“It is impossible to map out a route to your destination if you don’t know where you’re starting from”- Suze Orman.
Whether it’s the idea of getting away from renting or just knowing you own a little spot of dirt on this giant planet, home ownership is a dream destination for many people. As we have discussed in previous articles, there are a lot of ins and outs when it comes to real estate transactions. Today, let’s talk about land surveys. Land surveys are the “maps” of your dream property.
A map of your property? Why would you need that? Why is it important? A survey outlines legal boundaries and other features. Land surveys typically aren’t required during a real estate transaction; however, they are extremely useful and can clear up any confusion about a property. A property can be surveyed at any time, but you will most likely want a survey when you’re buying or constructing a home.
Surveys begin with research into legal descriptions and history about the land to be surveyed. In addition, the surveyor will go to the property, sketch out the land, its boundaries, and features that make up the property.
After the survey, you will be provided a type of map that details the property’s legal boundaries. The survey will also include a written description of the property, the location of buildings and adjacent properties, any improvements a homeowner has made to the land, and the street address. A survey shows the exact dimensions of the property’s boundary lines and how much land is included within those lines.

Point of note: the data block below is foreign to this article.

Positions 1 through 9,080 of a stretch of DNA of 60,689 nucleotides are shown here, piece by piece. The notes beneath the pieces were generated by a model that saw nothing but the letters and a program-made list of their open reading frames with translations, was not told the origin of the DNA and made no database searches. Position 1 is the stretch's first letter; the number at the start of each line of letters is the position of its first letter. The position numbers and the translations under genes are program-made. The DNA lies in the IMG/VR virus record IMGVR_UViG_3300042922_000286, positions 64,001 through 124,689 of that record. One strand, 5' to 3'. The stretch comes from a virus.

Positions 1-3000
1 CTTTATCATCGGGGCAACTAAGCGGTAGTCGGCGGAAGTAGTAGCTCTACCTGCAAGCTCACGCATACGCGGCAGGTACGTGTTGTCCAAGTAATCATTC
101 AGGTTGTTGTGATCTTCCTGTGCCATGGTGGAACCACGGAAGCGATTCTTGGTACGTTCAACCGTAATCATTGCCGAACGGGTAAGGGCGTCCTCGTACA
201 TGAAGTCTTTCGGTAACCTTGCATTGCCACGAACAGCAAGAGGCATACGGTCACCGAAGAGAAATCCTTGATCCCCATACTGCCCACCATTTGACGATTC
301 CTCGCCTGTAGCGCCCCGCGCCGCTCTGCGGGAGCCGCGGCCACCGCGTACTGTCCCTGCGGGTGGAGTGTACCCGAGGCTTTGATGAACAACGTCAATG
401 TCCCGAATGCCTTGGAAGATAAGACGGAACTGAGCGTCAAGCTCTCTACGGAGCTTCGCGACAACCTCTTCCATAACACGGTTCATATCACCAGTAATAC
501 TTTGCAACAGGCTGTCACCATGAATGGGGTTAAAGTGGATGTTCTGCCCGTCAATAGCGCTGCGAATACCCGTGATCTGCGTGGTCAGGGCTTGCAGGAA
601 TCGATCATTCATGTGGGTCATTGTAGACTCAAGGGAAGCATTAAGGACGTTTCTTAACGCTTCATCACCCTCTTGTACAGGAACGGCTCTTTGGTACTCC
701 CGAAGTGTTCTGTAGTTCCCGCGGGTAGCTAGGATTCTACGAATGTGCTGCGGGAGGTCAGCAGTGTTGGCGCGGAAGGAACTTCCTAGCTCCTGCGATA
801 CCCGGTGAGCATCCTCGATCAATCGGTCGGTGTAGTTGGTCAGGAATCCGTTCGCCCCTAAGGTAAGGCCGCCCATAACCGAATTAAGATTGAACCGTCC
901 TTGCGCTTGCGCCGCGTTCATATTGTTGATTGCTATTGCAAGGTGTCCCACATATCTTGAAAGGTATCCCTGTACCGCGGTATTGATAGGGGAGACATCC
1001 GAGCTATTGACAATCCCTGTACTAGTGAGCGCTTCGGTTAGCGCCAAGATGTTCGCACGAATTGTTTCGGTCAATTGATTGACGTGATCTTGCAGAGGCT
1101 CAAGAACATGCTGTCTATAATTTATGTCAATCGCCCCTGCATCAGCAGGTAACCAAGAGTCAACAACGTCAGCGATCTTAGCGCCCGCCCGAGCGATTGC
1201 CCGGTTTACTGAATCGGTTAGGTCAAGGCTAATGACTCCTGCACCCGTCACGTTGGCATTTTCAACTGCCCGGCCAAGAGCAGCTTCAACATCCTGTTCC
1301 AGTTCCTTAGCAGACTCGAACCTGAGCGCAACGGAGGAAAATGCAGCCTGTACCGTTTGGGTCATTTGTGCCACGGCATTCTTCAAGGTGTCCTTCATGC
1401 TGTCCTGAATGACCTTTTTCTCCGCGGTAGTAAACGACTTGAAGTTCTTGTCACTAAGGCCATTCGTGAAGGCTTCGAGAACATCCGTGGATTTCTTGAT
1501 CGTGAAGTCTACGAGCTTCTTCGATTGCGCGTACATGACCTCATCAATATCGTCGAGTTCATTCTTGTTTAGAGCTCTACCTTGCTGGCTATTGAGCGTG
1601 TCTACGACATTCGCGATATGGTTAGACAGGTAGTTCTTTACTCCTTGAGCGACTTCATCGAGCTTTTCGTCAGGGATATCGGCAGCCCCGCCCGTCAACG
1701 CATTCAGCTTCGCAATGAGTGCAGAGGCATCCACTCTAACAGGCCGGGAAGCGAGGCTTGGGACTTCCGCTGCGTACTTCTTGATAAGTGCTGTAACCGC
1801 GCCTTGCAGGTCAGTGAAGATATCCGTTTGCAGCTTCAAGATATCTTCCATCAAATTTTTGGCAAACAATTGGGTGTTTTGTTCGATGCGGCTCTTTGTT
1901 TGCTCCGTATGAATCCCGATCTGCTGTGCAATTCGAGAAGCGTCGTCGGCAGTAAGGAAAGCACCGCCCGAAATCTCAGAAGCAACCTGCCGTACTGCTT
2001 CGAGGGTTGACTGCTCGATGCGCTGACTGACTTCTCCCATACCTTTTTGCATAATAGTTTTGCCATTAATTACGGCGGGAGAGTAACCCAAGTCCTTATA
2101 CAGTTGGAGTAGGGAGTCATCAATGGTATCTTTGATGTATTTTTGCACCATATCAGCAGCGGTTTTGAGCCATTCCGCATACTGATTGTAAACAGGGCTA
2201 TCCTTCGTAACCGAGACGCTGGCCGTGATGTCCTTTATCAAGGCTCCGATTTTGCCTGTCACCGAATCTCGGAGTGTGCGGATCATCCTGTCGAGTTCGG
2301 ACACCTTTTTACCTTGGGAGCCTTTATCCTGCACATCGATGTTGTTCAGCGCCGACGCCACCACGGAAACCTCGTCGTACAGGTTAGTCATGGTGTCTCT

The survey will also include things like right-of-ways and easements. These are details that help you understand if you share part of your property with someone else. It shows physical evidence of the rights of others to use your property for shared access, parking, utilities, and other situations.
Another great benefit of a survey is to help determine your current and future plans for the property. Many residential platted lots have building restrictions, known as setbacks, which prohibit building anything within a certain distance from the boundary lines. A survey will help you determine if the property is best suited for your plans.
The cost of a survey will depend on the size of the property and the terrain. The cost can be somewhere around five hundred dollars or higher based on the size of the property.
Yes, a survey does create an additional cost, but the peace of mind and security of knowing exactly what you are or have purchased is priceless. Knowing you are getting exactly what was described and you can use the property as you desire now and in the future helps ensure you get what you have paid for. Mike and Brandie Brown and the Josh Vernon Group are here to guide you, so that you make the best decisions when it comes to your biggest investment.